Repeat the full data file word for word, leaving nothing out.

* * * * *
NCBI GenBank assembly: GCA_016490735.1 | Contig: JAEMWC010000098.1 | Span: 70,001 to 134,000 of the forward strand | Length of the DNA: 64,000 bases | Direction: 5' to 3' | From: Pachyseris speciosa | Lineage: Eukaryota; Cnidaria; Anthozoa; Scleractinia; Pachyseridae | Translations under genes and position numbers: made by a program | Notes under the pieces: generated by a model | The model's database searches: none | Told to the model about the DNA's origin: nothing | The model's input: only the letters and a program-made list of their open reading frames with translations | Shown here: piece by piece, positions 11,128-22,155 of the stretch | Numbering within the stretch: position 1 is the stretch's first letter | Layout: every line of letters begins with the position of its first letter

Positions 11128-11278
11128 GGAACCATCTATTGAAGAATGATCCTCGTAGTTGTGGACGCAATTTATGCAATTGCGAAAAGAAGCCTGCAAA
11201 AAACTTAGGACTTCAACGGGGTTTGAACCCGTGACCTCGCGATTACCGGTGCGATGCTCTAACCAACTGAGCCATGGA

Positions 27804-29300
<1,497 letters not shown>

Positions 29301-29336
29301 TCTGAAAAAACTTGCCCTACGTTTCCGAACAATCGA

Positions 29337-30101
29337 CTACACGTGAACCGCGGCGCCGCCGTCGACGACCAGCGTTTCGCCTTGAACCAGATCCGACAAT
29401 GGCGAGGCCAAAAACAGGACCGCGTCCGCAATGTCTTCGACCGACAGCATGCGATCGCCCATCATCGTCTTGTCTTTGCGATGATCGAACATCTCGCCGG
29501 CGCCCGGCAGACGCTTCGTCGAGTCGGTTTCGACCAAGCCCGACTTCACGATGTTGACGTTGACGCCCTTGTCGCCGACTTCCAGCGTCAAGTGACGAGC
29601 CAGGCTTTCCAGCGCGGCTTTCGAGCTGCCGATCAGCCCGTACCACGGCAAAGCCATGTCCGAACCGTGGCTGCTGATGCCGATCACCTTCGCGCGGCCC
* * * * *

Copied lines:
NCBI GenBank assembly: GCA_016490735.1 | Contig: JAEMWC010000098.1 | Span: 70,001 to 134,000 of the forward strand | Length of the DNA: 64,000 bases | Direction: 5' to 3' | From: Pachyseris speciosa | Lineage: Eukaryota; Cnidaria; Anthozoa; Scleractinia; Pachyseridae | Translations under genes and position numbers: made by a program | Notes under the pieces: generated by a model | The model's database searches: none | Told to the model about the DNA's origin: nothing | The model's input: only the letters and a program-made list of their open reading frames with translations | Shown here: piece by piece, positions 11,128-22,155 of the stretch | Numbering within the stretch: position 1 is the stretch's first letter | Layout: every line of letters begins with the position of its first letter

Positions 11128-11278
11128 GGAACCATCTATTGAAGAATGATCCTCGTAGTTGTGGACGCAATTTATGCAATTGCGAAAAGAAGCCTGCAAA
11201 AAACTTAGGACTTCAACGGGGTTTGAACCCGTGACCTCGCGATTACCGGTGCGATGCTCTAACCAACTGAGCCATGGA

Positions 27804-29300
<1,497 letters not shown>

Positions 29301-29336
29301 TCTGAAAAAACTTGCCCTACGTTTCCGAACAATCGA

Positions 29337-30101
29337 CTACACGTGAACCGCGGCGCCGCCGTCGACGACCAGCGTTTCGCCTTGAACCAGATCCGACAAT
29401 GGCGAGGCCAAAAACAGGACCGCGTCCGCAATGTCTTCGACCGACAGCATGCGATCGCCCATCATCGTCTTGTCTTTGCGATGATCGAACATCTCGCCGG
29501 CGCCCGGCAGACGCTTCGTCGAGTCGGTTTCGACCAAGCCCGACTTCACGATGTTGACGTTGACGCCCTTGTCGCCGACTTCCAGCGTCAAGTGACGAGC
29601 CAGGCTTTCCAGCGCGGCTTTCGAGCTGCCGATCAGCCCGTACCACGGCAAAGCCATGTCCGAACCGTGGCTGCTGATGCCGATCACCTTCGCGCGGCCC